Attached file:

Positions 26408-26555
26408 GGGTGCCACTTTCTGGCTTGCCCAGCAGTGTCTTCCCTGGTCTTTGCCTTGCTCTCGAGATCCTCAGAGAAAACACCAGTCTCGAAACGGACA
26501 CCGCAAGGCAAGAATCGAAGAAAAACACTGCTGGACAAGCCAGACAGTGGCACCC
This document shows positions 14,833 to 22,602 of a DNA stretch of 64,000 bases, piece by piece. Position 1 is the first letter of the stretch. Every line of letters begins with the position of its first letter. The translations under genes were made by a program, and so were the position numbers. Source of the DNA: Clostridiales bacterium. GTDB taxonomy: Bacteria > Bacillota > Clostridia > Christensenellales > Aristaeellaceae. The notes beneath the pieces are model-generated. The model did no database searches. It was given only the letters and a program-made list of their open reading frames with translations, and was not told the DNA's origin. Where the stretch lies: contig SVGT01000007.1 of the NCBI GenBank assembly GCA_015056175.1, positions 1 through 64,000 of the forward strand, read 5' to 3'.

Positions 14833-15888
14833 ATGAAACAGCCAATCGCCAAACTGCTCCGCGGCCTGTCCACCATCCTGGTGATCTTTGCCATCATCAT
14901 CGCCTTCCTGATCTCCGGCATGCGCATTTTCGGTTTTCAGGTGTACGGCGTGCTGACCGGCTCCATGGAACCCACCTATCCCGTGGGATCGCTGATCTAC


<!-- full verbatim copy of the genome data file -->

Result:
Positions 26408-26555
26408 GGGTGCCACTTTCTGGCTTGCCCAGCAGTGTCTTCCCTGGTCTTTGCCTTGCTCTCGAGATCCTCAGAGAAAACACCAGTCTCGAAACGGACA
26501 CCGCAAGGCAAGAATCGAAGAAAAACACTGCTGGACAAGCCAGACAGTGGCACCC
This document shows positions 14,833 to 22,602 of a DNA stretch of 64,000 bases, piece by piece. Position 1 is the first letter of the stretch. Every line of letters begins with the position of its first letter. The translations under genes were made by a program, and so were the position numbers. Source of the DNA: Clostridiales bacterium. GTDB taxonomy: Bacteria > Bacillota > Clostridia > Christensenellales > Aristaeellaceae. The notes beneath the pieces are model-generated. The model did no database searches. It was given only the letters and a program-made list of their open reading frames with translations, and was not told the DNA's origin. Where the stretch lies: contig SVGT01000007.1 of the NCBI GenBank assembly GCA_015056175.1, positions 1 through 64,000 of the forward strand, read 5' to 3'.

Positions 14833-15888
14833 ATGAAACAGCCAATCGCCAAACTGCTCCGCGGCCTGTCCACCATCCTGGTGATCTTTGCCATCATCAT
14901 CGCCTTCCTGATCTCCGGCATGCGCATTTTCGGTTTTCAGGTGTACGGCGTGCTGACCGGCTCCATGGAACCCACCTATCCCGTGGGATCGCTGATCTAC